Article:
In recent years, Rotten Tomatoes has emerged as one of the most popular guides to discovering which films are earning critical acclaim and which, quite frankly, fail to deliver a positive cinematic experience. Though the site doesn’t really serve as a reliable metric to determine which films are most loved (due to its overly simplified binary system), it does provide a glimpse as to which films have earned a general consensus one way or another. For instance, while many of the worst films ever made have received few to no positive remarks from the critical community, there are a select group of releases that have earned the elusive perfect 100% score on Rotten Tomatoes. A number of classic films have secured that status, but we’re focusing in on films released in the more modern era since 1980 for this list.
1. The Terminator (1984)
James Cameron’s sci-fi/horror film started a phenomenon more than 20 years ago, and while Terminator Genisys didn’t help to win back audience goodwill after the disappointing Terminator Salvation, Cameron’s first two entries still remain beloved classics. In this very first one, Arnold Schwarzenegger plays the time-hopping killing machine sent to kill Sarah Connor (Linda Hamilton) before she can conceive future resistance leader John, and Michael Biehn plays the soldier who travels back to protect her. An exercise in atmosphere, tone, and pitch-perfect storytelling, The Terminator is a prime example of what results when two genres — in this case, the slasher film and the time-travel film — collide in just the right way. Given the film’s legendary status, it’s no wonder why all 56 reviews on Rotten Tomatoes recognize the skill involved.
2. Toy Story (1995)
Pixar may now be recognized as one of the best storytelling studios in the business (e.g., Inside Out), but back in 1995, the company was the unproven entity that pioneered the first computer-animated feature. Of course, we now know that Toy Story would not only prove to be a monster hit but lead to the advent of computer-animated films and inspire its own franchise in the process (more on that in a bit). However, beyond all that, the film is a charming, imaginative story of two toys forced to co-exist amid a power struggle in Andy’s room. As voiced by Tom Hanks and Tim Allen, Woody and Buzz Lightyear quickly became iconic figures, and Randy Newman’s original score only underscored the whimsical nature of it all, helping to bolster the inherent fun in Pixar’s game-changing release. All 78 reviews for Toy Story acknowledged just how strong Pixar’s first outing turned out to be.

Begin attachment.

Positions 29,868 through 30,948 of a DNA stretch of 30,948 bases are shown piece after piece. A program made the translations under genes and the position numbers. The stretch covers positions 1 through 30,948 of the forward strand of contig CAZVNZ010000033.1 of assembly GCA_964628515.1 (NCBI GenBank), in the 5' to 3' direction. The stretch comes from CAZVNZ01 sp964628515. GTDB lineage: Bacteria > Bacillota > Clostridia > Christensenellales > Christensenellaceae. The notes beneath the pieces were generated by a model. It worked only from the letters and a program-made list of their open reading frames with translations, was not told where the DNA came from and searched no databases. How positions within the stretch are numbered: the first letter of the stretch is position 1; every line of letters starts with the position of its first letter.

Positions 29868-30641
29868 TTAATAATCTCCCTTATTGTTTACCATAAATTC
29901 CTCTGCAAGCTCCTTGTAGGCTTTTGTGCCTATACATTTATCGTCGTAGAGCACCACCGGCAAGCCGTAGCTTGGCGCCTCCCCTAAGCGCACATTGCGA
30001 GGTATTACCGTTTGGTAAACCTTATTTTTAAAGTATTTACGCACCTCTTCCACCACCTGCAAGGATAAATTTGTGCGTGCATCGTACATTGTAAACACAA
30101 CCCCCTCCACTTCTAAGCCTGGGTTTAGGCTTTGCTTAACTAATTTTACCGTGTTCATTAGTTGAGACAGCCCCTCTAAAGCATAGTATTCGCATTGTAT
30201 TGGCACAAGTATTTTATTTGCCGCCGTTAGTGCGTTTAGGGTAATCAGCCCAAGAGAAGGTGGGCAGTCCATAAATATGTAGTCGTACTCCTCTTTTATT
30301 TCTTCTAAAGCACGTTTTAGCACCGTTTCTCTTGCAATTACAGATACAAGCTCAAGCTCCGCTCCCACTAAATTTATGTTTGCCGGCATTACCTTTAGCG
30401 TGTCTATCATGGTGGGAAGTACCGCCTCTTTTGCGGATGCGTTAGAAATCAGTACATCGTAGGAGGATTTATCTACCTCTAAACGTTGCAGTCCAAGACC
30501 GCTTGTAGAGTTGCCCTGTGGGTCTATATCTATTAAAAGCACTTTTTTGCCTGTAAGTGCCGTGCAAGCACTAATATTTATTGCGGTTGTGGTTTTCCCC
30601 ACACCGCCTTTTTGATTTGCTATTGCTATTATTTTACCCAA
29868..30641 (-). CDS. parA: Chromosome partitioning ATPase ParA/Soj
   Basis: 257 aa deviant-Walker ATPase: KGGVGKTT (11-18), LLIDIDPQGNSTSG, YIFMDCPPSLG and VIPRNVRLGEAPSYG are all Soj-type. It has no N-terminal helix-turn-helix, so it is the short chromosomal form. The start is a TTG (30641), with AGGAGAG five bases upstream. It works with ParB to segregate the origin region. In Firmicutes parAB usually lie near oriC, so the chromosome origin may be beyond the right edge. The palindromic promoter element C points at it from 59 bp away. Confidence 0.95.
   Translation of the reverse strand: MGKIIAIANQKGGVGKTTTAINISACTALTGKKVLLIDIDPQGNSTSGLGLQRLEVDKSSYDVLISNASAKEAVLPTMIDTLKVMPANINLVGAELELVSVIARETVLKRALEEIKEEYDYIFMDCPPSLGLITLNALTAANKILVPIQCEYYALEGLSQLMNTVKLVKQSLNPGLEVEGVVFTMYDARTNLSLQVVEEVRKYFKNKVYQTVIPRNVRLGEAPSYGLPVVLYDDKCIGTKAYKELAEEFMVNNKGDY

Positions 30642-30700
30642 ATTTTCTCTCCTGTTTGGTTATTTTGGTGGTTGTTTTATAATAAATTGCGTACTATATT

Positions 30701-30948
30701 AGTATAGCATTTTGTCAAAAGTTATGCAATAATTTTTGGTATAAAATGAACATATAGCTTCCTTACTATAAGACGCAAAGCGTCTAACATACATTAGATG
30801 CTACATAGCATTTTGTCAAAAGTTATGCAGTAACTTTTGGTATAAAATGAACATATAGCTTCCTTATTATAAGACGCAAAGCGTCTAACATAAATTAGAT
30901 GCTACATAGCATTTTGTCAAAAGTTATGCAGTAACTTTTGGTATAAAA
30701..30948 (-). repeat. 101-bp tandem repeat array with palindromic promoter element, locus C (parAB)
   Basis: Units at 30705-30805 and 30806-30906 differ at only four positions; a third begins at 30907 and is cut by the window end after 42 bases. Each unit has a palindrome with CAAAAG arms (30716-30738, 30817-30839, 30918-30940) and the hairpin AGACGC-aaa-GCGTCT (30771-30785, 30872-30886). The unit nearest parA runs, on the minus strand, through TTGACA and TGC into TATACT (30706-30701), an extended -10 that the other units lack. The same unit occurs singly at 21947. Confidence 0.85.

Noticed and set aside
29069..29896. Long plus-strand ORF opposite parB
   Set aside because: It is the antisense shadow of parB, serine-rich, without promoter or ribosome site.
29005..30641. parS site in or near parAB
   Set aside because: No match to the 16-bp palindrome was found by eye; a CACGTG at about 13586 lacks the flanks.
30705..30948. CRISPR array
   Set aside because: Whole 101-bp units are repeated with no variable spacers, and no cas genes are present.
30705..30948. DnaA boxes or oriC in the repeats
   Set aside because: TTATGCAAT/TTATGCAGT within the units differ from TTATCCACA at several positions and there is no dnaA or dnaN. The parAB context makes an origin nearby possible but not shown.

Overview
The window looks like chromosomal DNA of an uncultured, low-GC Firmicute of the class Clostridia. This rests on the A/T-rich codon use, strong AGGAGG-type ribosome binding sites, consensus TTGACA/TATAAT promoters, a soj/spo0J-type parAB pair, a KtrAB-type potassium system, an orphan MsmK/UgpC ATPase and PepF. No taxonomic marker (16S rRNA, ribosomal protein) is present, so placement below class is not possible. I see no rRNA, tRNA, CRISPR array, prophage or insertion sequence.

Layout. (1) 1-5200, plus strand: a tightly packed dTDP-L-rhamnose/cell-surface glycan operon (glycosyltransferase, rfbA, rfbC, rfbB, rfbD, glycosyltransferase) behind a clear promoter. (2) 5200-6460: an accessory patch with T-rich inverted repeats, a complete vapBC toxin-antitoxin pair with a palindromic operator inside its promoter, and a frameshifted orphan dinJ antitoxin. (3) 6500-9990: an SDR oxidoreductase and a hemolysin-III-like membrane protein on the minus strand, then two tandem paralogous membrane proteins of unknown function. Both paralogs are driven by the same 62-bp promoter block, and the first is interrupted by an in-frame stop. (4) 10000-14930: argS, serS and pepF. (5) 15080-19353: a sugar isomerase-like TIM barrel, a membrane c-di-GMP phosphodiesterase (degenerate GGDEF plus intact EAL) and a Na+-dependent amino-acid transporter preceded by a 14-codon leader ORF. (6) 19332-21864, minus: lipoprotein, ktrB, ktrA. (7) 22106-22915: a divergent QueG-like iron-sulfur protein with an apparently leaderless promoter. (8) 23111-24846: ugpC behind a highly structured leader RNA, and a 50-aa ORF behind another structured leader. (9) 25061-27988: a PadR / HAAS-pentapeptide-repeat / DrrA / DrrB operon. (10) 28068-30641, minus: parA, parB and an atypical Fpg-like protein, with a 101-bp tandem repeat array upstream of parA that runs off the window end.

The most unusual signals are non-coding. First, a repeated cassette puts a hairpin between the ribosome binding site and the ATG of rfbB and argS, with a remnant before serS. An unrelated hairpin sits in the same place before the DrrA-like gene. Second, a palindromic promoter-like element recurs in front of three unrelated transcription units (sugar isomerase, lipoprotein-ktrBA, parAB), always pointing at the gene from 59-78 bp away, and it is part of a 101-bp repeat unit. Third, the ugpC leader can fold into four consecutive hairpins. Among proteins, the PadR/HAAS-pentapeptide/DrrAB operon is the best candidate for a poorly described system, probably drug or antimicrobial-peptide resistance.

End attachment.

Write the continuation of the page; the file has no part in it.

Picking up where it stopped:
3. The Sweet Hereafter (1997)
Director Atom Egoyan may not be a household name among mainstream moviegoers, but the filmmaker has delivered consistent work over the years, including a number of highly praised releases. Chief among them is likely this drama, based on the Russell Banks novel. Ian Holm stars as a lawyer who comes to a small town following a bus crash that claims the lives of 14 children to represent their parents in a class action lawsuit. Of course, the story spirals out from that point, and the resulting film garnered heaps of accolades. The Sweet Hereafter won three awards at the Cannes Film Festival that year and secured Academy Award nominations for Egoyan for both Best Director and Best Adapted Screenplay. In Rotten Tomatoes, the film currently has 55 positive reviews to its credit.
4. Toy Story 2 (1999)
As Pixar’s first sequel, Toy Story 2 was a pivotal film for the company. Initially eyed for a straight-to-video release, the film ultimately proved to be too strong to miss out on a theatrical run, a wise move considering the $485 million it brought in at the worldwide box office. Both Tom Hanks and Tim Allen return, along with the rest of the first film’s ensemble, and Joan Cusack and Kelsey Grammer join the cast in a story that delves deeper into Woody’s history and sees the toys venturing far away from Andy’s room. Arguably stronger than its predecessor, Toy Story 2 set the stage for the trilogy to be the only in history to land all 100% scores on Rotten Tomatoes. Alas, the 163 positive reviews the film earned were not enough to prevent 2010 film Toy Story 3 from infamously being robbed of a flawless score on the site.
5. Man on Wire (2008)
Depending on their subject matter and execution, documentaries have the power to capture real life on film in a way that fictional and/or dramatized narratives rarely can. Case in point, this film centers on high-wire artist Philippe Petit and his now-legendary 1974 walk between the Twin Towers of the World Trade Center. Man on Wire meticulously follows his preparation and performance of the death-defying act and received 154 positive reviews on Rotten Tomatoes for his efforts. By comparison, Robert Zemeckis’s drama The Walk — which stars Joseph Gordon-Levitt as Petit — earned a slightly less enthusiastic, though still strong, 85% on the site. Those interested in Petit’s story then may be better off in seeking out a copy of Man on Wire to witness the man’s true story.
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